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Date: -- (:)
From: Benjamin Geer <ben@s...>
Subject: Re: [Caml-list] Re: Common IO structure
John Goerzen wrote:
> On Wed, Apr 28, 2004 at 12:35:26AM +0100, Benjamin Geer wrote:
> 
>>In Java there are two I/O libraries, the original one (java.io)[1] and 
>>the new one (java.nio)[2].  The old one has the virtue of being easy to 
>>understand and use, and flexible enough for many situations.  The basic 
> 
> Uh, no.  I don't have the API reference in front of me,

I provided links to it in the very message you're replying to.

> but I seem to
> recall somewhere around a dozen or so predefined classes for doing
> I/O...

I've been using java.io every day for several years, and I find those 
classes simple and intuitive, particularly the layered approach of using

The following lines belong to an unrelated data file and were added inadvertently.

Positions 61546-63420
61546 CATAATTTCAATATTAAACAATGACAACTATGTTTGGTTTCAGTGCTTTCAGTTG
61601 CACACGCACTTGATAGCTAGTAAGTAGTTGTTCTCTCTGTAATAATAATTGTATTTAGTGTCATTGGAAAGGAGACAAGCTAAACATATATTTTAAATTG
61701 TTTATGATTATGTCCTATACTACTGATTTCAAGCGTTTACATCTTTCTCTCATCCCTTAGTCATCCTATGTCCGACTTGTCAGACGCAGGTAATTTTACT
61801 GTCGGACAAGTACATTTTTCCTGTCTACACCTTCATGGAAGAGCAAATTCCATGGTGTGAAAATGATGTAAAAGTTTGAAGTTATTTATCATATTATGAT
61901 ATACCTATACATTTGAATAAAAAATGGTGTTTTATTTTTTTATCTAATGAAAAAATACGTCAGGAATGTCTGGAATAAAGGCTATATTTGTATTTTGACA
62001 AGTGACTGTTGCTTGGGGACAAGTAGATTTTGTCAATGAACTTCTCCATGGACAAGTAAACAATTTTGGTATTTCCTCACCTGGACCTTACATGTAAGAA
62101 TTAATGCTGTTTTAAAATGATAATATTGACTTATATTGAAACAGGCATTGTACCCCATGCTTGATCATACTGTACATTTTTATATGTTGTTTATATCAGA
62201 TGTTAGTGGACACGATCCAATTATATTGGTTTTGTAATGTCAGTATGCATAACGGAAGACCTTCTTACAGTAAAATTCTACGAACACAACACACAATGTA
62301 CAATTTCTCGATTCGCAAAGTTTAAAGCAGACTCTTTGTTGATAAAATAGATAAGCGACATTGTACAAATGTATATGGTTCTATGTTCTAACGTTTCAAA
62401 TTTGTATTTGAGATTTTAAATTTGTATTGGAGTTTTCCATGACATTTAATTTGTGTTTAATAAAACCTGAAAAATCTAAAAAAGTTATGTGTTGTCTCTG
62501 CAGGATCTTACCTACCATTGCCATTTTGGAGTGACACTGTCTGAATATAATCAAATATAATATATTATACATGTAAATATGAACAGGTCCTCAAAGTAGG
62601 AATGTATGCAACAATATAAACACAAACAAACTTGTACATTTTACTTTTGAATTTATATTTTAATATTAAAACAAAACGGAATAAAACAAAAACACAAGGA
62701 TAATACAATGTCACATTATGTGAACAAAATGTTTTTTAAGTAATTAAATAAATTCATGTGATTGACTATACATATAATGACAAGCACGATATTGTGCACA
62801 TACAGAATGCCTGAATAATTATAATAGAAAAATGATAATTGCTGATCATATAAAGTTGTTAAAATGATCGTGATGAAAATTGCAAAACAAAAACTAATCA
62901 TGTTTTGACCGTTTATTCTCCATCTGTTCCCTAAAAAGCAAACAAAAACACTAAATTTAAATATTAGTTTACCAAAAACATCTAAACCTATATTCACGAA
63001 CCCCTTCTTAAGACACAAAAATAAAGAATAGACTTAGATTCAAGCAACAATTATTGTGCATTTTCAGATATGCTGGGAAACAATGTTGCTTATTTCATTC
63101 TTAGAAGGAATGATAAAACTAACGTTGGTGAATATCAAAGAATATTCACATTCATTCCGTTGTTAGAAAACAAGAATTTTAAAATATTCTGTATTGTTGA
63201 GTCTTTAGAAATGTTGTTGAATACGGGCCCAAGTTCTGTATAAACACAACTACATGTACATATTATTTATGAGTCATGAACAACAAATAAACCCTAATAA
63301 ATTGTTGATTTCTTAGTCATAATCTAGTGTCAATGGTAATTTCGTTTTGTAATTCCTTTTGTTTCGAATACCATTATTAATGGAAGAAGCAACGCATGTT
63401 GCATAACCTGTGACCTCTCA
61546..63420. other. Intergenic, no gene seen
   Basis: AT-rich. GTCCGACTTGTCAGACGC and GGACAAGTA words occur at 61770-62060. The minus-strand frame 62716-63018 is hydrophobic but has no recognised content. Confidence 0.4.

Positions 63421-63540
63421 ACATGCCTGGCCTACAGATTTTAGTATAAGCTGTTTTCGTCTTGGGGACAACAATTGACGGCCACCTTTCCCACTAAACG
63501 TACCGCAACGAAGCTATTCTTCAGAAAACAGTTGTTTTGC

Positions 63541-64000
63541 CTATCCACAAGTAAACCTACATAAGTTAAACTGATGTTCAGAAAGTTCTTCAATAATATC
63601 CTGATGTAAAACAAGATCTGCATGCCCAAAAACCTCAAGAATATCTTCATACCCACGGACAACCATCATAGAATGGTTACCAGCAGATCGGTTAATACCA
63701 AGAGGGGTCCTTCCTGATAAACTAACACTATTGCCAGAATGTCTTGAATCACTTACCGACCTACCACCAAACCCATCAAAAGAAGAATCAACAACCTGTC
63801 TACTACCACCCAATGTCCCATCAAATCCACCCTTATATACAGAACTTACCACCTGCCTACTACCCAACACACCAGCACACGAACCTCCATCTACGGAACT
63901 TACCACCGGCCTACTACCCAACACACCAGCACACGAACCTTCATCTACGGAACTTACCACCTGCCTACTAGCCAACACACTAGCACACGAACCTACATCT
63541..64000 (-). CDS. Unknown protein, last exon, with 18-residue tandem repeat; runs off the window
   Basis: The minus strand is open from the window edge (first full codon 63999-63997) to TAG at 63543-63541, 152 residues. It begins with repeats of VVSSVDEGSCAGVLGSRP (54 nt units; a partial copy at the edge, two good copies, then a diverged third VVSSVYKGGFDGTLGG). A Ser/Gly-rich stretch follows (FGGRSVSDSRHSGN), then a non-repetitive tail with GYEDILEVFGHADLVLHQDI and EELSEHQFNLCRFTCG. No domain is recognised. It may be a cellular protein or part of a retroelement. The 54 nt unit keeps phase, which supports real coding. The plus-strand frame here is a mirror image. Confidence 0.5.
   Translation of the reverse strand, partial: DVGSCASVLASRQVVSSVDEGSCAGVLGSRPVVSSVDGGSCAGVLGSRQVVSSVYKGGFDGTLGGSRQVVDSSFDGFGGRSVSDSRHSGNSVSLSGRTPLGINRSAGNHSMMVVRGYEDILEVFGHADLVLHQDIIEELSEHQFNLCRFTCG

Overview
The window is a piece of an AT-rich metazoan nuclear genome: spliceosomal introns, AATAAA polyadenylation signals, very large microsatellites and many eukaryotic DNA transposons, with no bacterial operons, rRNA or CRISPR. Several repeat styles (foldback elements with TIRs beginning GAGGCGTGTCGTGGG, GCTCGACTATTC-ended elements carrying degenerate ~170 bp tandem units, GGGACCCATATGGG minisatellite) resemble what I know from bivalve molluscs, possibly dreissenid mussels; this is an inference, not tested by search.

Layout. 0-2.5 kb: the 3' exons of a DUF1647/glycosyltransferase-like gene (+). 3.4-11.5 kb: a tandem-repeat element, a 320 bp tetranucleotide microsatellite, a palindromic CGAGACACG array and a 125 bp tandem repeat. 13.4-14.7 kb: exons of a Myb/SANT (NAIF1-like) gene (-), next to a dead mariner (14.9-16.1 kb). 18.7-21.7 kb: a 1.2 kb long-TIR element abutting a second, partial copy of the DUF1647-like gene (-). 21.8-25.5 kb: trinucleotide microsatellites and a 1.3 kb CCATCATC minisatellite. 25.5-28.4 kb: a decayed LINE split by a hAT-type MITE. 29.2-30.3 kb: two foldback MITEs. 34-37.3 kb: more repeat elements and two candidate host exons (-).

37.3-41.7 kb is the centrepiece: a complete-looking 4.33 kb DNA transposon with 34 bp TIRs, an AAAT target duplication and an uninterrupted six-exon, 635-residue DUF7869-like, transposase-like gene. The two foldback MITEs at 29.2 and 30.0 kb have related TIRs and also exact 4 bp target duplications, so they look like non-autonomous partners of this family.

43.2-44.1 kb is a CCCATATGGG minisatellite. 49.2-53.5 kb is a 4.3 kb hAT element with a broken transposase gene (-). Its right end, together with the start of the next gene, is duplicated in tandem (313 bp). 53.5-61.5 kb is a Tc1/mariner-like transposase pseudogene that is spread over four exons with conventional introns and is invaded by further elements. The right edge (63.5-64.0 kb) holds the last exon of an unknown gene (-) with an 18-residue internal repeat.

wrappers to add functionality to stream objects, as Nicholas Cannasse 
points out in another message.

However, I agree that there are too many classes in java.nio; I'm pretty 
sure something simpler can be done in Caml using its more powerful 
polymorphism.

> Python is simple.  One standard for everything.  You get read(),
> write(), readline(), readlines(), xreadlines() (hello Extlib, this one's
> for you), seek(), etc.  This can apply to files, strings, sockets,
> pipes, whatever.  Before we can start fussing about unicode
> abstractions, I think we need to have a uniform I/O layer.

OK, but then you can leave out readline(), readlines() and xreadlines(), 
because they don't make any sense unless you've already dealt with 
character encodings.

Then, before you can divide text into lines, you also need to know which 
newline character(s) to use.  This needs to be configurable 
programmatically rather than guessed based on the platform the program 
is running on; some protocols require you to use \r\n regardless of the 
platform.

Ben

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